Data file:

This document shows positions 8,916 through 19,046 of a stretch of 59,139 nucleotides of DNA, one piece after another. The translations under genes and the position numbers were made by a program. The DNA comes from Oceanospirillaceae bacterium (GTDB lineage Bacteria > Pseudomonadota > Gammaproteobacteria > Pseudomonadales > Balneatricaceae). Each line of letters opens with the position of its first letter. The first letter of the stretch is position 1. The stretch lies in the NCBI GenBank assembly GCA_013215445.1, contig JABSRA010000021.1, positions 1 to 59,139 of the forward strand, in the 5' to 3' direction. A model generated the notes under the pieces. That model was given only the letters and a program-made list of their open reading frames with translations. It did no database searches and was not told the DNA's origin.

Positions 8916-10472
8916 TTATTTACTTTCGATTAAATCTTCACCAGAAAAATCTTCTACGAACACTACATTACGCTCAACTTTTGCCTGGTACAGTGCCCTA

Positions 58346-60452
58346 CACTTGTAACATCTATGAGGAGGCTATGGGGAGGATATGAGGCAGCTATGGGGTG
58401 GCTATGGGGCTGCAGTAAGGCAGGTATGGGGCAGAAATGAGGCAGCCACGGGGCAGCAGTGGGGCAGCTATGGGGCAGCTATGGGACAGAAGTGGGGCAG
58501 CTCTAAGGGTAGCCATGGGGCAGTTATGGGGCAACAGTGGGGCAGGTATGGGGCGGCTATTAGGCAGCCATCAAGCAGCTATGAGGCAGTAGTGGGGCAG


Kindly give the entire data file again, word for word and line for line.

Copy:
This document shows positions 8,916 through 19,046 of a stretch of 59,139 nucleotides of DNA, one piece after another. The translations under genes and the position numbers were made by a program. The DNA comes from Oceanospirillaceae bacterium (GTDB lineage Bacteria > Pseudomonadota > Gammaproteobacteria > Pseudomonadales > Balneatricaceae). Each line of letters opens with the position of its first letter. The first letter of the stretch is position 1. The stretch lies in the NCBI GenBank assembly GCA_013215445.1, contig JABSRA010000021.1, positions 1 to 59,139 of the forward strand, in the 5' to 3' direction. A model generated the notes under the pieces. That model was given only the letters and a program-made list of their open reading frames with translations. It did no database searches and was not told the DNA's origin.

Positions 8916-10472
8916 TTATTTACTTTCGATTAAATCTTCACCAGAAAAATCTTCTACGAACACTACATTACGCTCAACTTTTGCCTGGTACAGTGCCCTA

Positions 58346-60452
58346 CACTTGTAACATCTATGAGGAGGCTATGGGGAGGATATGAGGCAGCTATGGGGTG
58401 GCTATGGGGCTGCAGTAAGGCAGGTATGGGGCAGAAATGAGGCAGCCACGGGGCAGCAGTGGGGCAGCTATGGGGCAGCTATGGGACAGAAGTGGGGCAG
58501 CTCTAAGGGTAGCCATGGGGCAGTTATGGGGCAACAGTGGGGCAGGTATGGGGCGGCTATTAGGCAGCCATCAAGCAGCTATGAGGCAGTAGTGGGGCAG